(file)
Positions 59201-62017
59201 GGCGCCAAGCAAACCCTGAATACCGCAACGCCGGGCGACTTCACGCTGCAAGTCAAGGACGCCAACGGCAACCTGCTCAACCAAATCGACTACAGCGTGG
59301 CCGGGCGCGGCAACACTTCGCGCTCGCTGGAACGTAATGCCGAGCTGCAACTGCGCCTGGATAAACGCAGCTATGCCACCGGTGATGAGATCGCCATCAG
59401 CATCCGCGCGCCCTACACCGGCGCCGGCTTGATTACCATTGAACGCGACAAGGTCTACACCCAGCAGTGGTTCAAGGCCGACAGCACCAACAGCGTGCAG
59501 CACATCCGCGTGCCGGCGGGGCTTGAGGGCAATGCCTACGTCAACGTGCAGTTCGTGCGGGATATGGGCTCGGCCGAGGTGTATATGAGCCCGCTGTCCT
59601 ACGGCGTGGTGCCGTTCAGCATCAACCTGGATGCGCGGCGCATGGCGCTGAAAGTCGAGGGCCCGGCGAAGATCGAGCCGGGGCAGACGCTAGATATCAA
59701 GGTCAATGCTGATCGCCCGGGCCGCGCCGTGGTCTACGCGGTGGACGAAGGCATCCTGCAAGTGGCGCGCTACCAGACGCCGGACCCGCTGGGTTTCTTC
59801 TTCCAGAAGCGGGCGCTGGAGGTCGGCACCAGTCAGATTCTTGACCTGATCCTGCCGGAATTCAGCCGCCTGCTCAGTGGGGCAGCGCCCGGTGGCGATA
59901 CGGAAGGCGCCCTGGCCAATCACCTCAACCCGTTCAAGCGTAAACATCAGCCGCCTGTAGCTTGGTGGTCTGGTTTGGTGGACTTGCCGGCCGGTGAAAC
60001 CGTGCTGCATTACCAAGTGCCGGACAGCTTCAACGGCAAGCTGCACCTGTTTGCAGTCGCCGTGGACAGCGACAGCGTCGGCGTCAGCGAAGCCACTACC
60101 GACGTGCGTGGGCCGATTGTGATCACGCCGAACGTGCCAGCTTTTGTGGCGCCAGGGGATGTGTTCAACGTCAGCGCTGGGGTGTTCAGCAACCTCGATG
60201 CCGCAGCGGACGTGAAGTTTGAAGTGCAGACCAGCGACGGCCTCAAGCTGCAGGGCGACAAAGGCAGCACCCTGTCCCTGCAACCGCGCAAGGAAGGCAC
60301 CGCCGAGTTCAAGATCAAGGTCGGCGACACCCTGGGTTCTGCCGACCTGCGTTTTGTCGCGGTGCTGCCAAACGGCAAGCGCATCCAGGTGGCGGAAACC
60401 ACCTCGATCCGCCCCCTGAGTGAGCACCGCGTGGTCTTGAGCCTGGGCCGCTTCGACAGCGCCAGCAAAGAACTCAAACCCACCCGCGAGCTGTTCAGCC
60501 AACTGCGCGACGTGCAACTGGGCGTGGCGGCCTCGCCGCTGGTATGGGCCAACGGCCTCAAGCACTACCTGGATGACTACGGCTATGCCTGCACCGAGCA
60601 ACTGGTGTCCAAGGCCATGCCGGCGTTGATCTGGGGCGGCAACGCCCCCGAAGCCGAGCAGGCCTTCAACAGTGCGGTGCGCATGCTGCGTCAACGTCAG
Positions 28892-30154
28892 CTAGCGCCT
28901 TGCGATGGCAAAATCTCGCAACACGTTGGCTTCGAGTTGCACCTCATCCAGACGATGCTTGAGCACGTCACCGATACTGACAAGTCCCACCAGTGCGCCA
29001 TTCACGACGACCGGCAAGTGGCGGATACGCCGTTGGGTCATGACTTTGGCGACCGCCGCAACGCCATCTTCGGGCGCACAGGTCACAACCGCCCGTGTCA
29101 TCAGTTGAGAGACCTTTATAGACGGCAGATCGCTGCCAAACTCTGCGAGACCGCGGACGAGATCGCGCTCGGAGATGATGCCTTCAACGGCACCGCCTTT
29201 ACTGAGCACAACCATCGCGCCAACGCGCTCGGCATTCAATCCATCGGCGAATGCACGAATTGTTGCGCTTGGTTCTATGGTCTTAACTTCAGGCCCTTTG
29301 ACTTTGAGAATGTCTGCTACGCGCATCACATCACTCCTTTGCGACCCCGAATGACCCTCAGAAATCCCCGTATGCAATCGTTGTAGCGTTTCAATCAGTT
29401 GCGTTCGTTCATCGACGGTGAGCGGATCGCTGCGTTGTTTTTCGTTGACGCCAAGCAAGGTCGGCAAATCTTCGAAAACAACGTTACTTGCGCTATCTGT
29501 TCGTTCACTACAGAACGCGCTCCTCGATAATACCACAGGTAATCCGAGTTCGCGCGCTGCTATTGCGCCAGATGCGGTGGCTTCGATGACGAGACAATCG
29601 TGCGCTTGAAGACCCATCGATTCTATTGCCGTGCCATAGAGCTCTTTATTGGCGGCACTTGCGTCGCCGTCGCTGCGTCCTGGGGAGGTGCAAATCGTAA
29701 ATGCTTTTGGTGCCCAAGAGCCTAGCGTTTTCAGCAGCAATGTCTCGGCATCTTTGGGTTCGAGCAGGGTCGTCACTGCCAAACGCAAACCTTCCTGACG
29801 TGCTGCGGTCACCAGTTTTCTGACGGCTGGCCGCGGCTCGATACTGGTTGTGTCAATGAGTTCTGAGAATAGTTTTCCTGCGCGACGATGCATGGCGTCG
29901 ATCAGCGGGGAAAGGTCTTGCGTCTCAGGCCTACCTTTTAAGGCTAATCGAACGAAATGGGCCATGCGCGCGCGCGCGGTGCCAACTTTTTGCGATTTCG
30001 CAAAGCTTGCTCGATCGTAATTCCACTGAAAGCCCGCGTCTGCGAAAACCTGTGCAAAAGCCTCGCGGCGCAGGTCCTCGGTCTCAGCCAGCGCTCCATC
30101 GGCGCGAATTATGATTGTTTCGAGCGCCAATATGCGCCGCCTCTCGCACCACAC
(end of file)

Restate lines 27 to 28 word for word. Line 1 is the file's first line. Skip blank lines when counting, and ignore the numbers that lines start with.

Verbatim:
29701 ATGCTTTTGGTGCCCAAGAGCCTAGCGTTTTCAGCAGCAATGTCTCGGCATCTTTGGGTTCGAGCAGGGTCGTCACTGCCAAACGCAAACCTTCCTGACG
29801 TGCTGCGGTCACCAGTTTTCTGACGGCTGGCCGCGGCTCGATACTGGTTGTGTCAATGAGTTCTGAGAATAGTTTTCCTGCGCGACGATGCATGGCGTCG